Tuesday, February 19, 2013

Pain Relief in Haiti--A Short Story

Untreated Breast Cancer in a Haitian Woman
(Photo by John Carroll, 2012)

As referenced in a previous post, most Haitians have very difficult lives and many of them suffer from painful conditions that are never treated. And their pain is ignored too not because "Haitians have a higher pain tolerance" but because Haitians are poor.

When Haitians have medical problems that cause pain, they need and deserve pain medication. Pain relief is a basic human right. And ten million Haitians have their fair share of burns, broken bones, and post-operative pain.

Haiti has a huge supply of cancer pain that usually goes untreated too. Cervical cancer and breast cancer plague Haitian women. Screening, diagnostics, and treatment are all deficient.

Yet in over 30 years of working in Haiti, I have never seen morphine ordered even once.

Morphine comes from the poppy plant and was discovered in 1804. It was first marketed for relief of pain in 1817. That is almost two hundred years ago.  Morphine is very effective and costs about two dollars per week per average hospitalized adult. But morphine hasn’t caught on in Haiti yet.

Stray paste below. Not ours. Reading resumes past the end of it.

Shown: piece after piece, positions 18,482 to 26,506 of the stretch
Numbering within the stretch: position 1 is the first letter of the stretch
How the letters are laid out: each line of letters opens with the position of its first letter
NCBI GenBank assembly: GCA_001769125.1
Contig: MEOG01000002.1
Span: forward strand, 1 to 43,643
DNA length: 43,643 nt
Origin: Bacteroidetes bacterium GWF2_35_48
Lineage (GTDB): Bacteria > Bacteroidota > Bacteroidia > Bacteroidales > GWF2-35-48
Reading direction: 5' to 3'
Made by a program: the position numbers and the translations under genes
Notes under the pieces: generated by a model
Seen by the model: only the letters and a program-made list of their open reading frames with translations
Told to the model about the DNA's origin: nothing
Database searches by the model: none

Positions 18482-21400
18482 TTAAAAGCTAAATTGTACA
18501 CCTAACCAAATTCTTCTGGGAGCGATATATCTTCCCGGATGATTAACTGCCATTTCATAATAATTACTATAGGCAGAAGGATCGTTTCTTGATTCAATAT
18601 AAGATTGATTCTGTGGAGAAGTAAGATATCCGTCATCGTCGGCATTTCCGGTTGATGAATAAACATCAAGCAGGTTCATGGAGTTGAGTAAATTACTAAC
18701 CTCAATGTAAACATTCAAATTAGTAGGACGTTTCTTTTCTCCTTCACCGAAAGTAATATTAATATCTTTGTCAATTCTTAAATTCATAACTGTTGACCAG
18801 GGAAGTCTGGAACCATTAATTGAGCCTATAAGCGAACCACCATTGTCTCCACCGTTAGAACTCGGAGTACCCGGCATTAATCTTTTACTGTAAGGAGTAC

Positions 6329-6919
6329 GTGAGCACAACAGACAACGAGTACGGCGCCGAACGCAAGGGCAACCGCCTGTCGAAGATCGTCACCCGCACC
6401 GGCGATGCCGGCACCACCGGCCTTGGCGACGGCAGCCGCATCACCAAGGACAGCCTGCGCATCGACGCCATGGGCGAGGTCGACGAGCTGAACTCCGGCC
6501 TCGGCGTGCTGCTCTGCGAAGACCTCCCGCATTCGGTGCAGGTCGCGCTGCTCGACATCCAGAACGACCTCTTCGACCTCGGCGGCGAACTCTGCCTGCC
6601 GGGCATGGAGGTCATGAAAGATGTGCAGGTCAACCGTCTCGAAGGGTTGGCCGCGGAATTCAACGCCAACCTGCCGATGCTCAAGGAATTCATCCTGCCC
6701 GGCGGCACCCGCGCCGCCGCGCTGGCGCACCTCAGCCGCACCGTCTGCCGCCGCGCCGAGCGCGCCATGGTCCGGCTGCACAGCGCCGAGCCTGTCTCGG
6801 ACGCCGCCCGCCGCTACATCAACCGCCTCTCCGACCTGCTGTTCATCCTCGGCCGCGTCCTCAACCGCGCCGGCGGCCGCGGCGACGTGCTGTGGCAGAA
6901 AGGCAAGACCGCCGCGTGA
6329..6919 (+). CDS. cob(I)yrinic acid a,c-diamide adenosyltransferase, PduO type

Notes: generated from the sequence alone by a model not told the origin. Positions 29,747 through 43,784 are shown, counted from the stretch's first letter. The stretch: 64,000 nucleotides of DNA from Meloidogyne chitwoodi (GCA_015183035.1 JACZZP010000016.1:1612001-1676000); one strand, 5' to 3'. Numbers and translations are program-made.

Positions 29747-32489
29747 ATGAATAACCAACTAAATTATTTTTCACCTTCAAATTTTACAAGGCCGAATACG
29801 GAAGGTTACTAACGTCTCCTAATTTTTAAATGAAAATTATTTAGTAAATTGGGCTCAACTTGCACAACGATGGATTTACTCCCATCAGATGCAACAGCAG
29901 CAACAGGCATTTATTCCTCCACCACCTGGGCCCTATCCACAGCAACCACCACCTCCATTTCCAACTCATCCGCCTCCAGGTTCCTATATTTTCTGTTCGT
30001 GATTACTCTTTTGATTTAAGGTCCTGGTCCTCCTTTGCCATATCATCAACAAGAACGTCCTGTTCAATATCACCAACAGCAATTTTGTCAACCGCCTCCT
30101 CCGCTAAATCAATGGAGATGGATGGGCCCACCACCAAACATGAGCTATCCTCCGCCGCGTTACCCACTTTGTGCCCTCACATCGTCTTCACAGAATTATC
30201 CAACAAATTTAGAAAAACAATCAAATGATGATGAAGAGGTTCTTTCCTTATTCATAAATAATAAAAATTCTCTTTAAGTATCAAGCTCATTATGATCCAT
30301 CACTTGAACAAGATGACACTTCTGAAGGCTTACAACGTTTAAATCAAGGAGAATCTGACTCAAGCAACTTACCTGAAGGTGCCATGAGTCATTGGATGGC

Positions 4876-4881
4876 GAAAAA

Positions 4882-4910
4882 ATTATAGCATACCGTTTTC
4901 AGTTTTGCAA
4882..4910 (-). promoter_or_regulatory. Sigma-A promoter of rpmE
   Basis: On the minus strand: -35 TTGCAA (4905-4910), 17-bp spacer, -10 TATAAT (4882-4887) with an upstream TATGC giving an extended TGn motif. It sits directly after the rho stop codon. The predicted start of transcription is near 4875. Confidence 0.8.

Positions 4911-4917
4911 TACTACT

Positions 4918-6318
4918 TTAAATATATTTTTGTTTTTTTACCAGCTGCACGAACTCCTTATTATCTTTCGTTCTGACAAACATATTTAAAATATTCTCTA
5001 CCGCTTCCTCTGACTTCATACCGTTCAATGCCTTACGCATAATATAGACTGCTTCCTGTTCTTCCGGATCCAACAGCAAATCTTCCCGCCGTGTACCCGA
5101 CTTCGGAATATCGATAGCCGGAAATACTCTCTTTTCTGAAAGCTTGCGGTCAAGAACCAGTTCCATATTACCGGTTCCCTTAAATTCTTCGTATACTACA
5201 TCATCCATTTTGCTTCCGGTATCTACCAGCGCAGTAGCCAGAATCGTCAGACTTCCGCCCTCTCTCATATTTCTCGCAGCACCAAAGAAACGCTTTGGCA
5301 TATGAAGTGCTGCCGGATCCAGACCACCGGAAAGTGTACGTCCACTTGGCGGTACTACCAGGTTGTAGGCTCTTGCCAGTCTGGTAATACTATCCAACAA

In the United States we tell patients with pain, “We have more morphine than you have pain”. High income countries such as the United States, Canada, and the UK consume 93% of the world’s morphine supply yet 70% of deaths from cancer occur in low and middle income nations.

Every year five million people in the world with cancer die in pain, without access to pain medication. In India 1-2% of patients with cancer are given morphine. In Haiti it is even less.

Neglecting someone's pain from any cause is unconscionable. It is frequently the ultimate and last insult for people without funds or influence.



John A. Carroll, MD
www.haitianhearts.org

No comments: